The results of the present study suggest that the constituent components of DNA may commonly promote phase separation with cationic polypeptide chains related to biological LLPS. However, in general, the experiments of this study were performed under low-ionic-strength conditions to facilitate the observation of phase separation. Therefore, it could be argued that evidence is still insufficient to support a strong case for a direct relationship with biological events as described above. Although electrostatic interactions are weakened at high ionic strength, which often leads to a dissolution of the liquid droplets, phase separation can occur if the concentrations of DNA and proteins are sufficiently high or if a crowded environment, such as the inside of a cell, is reproduced (André and Spruijt, 2020). Under conditions where such electrostatic interactions are suppressed, the contribution of uncharged components revealed in this study may become high in comparison. Nevertheless, the states of phase separation, such as the droplets or non-spherical assemblies, should be governed by the balance of interactions, and therefore, studies under conditions closer to the physiological environment should be conducted to provide a more accurate understanding.

Chemical modifications of biomolecules involved in the epigenetics, such as post-translational modifications (Aumiller and Keating, 2016; Gibson et al., 2019) and DNA modifications (Wang et al., 2020), have been shown to regulate the biological LLPS and prebiotic-relevant coacervation (Ukmar-Godec et al., 2019). The strategies to systematically design constituent units through chemical approaches can be expected to provide valuable insights into the complicated phase-separation mechanisms of biomacromolecules, which are polymer chains of amino acids and nucleic acids composed of diverse elements.


In summary, our study using single-stranded DNA-based oligomers in which one or more of the constituent DNA components had been removed revealed that the nucleobase and deoxyribose DNA moieties (i) promote the LLPS with H1 and (ii) control the motility and density of the oligomers inside the droplets under low-salt conditions. In addition, we observed the formation of non-spherical assemblies with mobile and immobile fractions when the concentration of H1 was higher than that of the oligomers, which could potentially be related to the role of H1 in chromatin organization. This study may thus provide fundamental insight into the formation mechanisms of various biomolecular condensates containing nucleic acids, such as chromatin, and may also contribute to the understanding of biomacromolecules in the context of the origin of life.

Data Availability Statement

The original contributions presented in the study are included in the article/Supplementary Material, further inquiries can be directed to the corresponding authors.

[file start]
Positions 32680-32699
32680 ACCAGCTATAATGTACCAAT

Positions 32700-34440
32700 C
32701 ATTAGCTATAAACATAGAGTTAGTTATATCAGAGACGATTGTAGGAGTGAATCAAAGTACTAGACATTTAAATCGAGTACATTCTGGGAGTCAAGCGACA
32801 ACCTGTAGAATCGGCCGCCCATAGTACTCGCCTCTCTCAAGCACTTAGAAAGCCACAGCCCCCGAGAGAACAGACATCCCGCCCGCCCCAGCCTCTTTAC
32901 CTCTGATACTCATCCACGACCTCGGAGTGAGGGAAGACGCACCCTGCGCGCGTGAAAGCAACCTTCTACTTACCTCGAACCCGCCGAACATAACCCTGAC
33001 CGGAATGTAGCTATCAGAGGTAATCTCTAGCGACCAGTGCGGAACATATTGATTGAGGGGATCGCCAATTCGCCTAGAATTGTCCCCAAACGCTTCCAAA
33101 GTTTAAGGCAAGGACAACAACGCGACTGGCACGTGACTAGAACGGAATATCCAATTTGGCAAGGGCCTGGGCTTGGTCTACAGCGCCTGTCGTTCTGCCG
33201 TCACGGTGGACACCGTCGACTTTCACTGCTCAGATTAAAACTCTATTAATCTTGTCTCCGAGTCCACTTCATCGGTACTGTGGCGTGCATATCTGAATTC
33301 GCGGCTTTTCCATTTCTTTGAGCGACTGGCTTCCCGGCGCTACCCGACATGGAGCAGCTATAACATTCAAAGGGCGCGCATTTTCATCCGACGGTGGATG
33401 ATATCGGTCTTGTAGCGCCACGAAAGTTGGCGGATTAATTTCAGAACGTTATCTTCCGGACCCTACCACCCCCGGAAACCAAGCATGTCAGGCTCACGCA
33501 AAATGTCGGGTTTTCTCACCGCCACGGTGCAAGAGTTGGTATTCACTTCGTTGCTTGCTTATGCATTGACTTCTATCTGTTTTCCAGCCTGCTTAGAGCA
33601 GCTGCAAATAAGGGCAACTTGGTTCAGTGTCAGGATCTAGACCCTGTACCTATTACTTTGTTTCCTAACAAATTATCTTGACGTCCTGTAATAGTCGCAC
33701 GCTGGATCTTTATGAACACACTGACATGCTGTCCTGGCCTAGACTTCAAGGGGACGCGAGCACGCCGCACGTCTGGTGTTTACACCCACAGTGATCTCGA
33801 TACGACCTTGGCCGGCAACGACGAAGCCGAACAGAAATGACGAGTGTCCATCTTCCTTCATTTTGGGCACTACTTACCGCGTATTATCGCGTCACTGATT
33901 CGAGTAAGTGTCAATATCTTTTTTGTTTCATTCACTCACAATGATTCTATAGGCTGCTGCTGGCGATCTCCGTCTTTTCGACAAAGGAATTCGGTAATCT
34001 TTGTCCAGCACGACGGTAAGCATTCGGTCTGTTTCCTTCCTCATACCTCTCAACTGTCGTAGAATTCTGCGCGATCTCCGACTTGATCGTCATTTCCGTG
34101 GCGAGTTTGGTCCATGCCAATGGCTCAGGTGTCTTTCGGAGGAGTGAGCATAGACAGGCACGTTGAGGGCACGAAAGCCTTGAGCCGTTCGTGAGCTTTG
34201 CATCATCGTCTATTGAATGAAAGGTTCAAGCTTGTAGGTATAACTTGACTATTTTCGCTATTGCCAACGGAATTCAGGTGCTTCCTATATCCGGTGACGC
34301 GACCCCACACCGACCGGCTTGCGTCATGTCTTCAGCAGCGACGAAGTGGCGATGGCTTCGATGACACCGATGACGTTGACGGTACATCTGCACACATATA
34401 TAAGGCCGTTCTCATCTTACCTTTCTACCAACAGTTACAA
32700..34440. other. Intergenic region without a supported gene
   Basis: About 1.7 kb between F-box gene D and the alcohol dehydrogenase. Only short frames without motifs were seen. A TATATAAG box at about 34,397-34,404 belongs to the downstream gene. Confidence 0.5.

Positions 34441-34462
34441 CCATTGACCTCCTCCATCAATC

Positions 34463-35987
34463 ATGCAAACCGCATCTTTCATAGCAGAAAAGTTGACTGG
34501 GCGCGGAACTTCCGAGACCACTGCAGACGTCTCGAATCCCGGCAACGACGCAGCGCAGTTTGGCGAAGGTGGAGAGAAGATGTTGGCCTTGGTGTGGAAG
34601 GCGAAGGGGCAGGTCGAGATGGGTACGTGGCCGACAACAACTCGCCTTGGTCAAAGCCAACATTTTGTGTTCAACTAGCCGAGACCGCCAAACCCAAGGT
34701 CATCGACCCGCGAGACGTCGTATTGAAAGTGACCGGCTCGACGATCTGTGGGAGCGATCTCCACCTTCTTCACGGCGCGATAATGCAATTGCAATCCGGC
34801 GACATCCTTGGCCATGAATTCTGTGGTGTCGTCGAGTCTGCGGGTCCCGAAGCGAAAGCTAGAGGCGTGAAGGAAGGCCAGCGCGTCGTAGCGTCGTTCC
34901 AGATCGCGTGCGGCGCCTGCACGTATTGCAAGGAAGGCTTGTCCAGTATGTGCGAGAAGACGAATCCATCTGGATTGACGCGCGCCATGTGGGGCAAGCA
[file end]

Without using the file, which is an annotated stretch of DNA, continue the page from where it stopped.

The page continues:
Author Contributions

MM, ST, HS, and RK conceived and designed the experiments. MM, YS, and SI performed the experiments and analyzed the data obtained. MM, ST, HS, YS, and RK wrote and edited the manuscript. All authors contributed to the article and approved the submitted version.


This research was supported by JSPS KAKENHI grant JP20J12411.

Conflict of Interest

The authors declare that the research was conducted in the absence of any commercial or financial relationships that could be construed as a potential conflict of interest.

Publisher’s Note

All claims expressed in this article are solely those of the authors and do not necessarily represent those of their affiliated organizations, or those of the publisher, the editors and the reviewers. Any product that may be evaluated in this article, or claim that may be made by its manufacturer, is not guaranteed or endorsed by the publisher.

Supplementary Material

The Supplementary Material for this article can be found online at:


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Keywords: phase separation, intrinsically disordered proteins, liquid droplets, DNA, linker histone H1

Citation: Mimura M, Tomita S, Sugai H, Shinkai Y, Ishihara S and Kurita R (2021) Uncharged Components of Single-Stranded DNA Modulate Liquid–Liquid Phase Separation With Cationic Linker Histone H1. Front. Cell Dev. Biol. 9:710729. doi: 10.3389/fcell.2021.710729

Received: 17 May 2021; Accepted: 14 July 2021;
Published: 04 August 2021.

Edited by:

Andrei V. Chernov, University of California, San Diego, United States

Reviewed by:

John King, Institute for Basic Science (IBS), South Korea
Katherine Stott, University of Cambridge, United Kingdom

Copyright © 2021 Mimura, Tomita, Sugai, Shinkai, Ishihara and Kurita. This is an open-access article distributed under the terms of the Creative Commons Attribution License (CC BY). The use, distribution or reproduction in other forums is permitted, provided the original author(s) and the copyright owner(s) are credited and that the original publication in this journal is cited, in accordance with accepted academic practice. No use, distribution or reproduction is permitted which does not comply with these terms.

*Correspondence: Shunsuke Tomita,; Ryoji Kurita,